As an example of the latter, the son of John means exactly the same thing as John's son, only using more words instead of the possessive. The linguistic term for this is periphrasis. Outside of such technical considerations, the more common usage is the generic -- and it is generally considered bad style. Bloviation often relies on periphrastic recrudescence. As for its origin, like most terms from rhetoric, it was adopted directly from Ancient Greek (being well-spoken was important to the ancient Greeks, and they spent a lot of time and effort studying how to speak well -- and how to train budding politicians to do it) from an adjectival form of periphrázein, to use periphrasis, which in turn comes down to peri-, around + phrazein, to speak. To speak around the topic, instead of just saying it already. Finally, I leave you with the following self-demonstrating usage of the word, taken from Waverly by Sir Walter Scott:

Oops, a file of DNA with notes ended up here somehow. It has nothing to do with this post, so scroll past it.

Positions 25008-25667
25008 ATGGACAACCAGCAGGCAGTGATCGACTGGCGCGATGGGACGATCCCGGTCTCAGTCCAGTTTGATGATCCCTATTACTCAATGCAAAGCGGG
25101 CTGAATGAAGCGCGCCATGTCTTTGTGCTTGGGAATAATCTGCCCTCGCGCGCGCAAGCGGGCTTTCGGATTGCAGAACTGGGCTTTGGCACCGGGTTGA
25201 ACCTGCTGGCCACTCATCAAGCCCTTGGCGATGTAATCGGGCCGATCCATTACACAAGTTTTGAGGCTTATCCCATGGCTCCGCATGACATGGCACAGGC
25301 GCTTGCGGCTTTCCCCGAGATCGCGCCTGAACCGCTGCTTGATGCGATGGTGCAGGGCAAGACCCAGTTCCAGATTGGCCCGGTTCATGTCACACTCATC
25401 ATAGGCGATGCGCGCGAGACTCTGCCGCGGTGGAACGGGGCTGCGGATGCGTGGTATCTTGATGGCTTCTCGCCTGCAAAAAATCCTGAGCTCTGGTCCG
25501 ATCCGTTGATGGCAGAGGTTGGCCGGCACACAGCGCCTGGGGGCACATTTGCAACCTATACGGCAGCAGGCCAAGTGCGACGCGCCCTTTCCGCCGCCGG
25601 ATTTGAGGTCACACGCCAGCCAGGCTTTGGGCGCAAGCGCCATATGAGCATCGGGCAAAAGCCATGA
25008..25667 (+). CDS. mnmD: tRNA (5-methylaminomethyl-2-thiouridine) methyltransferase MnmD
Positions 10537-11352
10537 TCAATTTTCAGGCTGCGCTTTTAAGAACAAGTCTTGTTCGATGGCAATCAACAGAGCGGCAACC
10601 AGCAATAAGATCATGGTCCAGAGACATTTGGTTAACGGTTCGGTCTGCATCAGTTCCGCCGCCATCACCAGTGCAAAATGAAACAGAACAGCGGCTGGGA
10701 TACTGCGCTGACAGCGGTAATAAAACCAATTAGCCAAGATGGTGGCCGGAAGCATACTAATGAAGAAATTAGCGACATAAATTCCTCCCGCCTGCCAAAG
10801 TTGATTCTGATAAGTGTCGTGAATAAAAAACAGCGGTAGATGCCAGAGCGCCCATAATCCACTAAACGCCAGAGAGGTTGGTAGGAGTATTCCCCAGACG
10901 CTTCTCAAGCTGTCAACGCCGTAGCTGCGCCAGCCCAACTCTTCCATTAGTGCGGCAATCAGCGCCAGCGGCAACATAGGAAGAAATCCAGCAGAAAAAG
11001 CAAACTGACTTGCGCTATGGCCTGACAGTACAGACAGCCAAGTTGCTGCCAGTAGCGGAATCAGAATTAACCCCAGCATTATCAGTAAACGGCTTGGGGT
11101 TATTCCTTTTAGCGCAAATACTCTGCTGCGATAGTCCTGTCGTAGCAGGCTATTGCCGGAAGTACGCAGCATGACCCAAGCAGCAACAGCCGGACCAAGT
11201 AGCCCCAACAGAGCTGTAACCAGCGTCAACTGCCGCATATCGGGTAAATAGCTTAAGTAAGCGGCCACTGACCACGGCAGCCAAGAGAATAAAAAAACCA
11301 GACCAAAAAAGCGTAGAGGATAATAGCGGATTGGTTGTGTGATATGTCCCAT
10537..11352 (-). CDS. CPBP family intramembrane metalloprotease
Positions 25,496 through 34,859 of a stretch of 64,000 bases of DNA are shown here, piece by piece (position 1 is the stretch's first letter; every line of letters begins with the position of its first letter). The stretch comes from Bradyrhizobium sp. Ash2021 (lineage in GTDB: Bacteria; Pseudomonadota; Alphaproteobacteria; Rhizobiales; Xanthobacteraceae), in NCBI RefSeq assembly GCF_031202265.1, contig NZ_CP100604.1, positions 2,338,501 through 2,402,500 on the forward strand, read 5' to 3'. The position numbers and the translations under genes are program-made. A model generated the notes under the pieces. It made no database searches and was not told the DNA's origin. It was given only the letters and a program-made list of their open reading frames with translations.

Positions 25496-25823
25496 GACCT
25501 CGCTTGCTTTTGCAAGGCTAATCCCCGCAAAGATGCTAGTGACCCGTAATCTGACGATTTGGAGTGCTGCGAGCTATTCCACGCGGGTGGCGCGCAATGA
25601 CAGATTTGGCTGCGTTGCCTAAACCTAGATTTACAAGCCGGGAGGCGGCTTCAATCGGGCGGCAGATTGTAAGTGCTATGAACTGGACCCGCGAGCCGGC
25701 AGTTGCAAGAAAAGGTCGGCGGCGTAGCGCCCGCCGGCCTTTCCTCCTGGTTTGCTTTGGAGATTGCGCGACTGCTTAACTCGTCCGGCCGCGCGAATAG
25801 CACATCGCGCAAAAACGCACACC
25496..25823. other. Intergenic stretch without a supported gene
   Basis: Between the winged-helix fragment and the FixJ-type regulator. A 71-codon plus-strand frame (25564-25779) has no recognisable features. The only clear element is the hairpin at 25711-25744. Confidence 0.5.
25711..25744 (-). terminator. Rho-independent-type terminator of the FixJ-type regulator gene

But without further tyranny over my readers, or display of the extent of my own reading, I shall content myself with borrowing a single incident from the memorable hunting at Lude, commemorated in the ingenious Mr. Gunn's essay on the Caledonian Harp, and so proceed in my story with all the brevity that my natural style of composition, partaking of what scholars call the periphrastic and ambagitory, and the vulgar the circumbendibus, will permit me.Circumbendibus indeed, Sir Walter.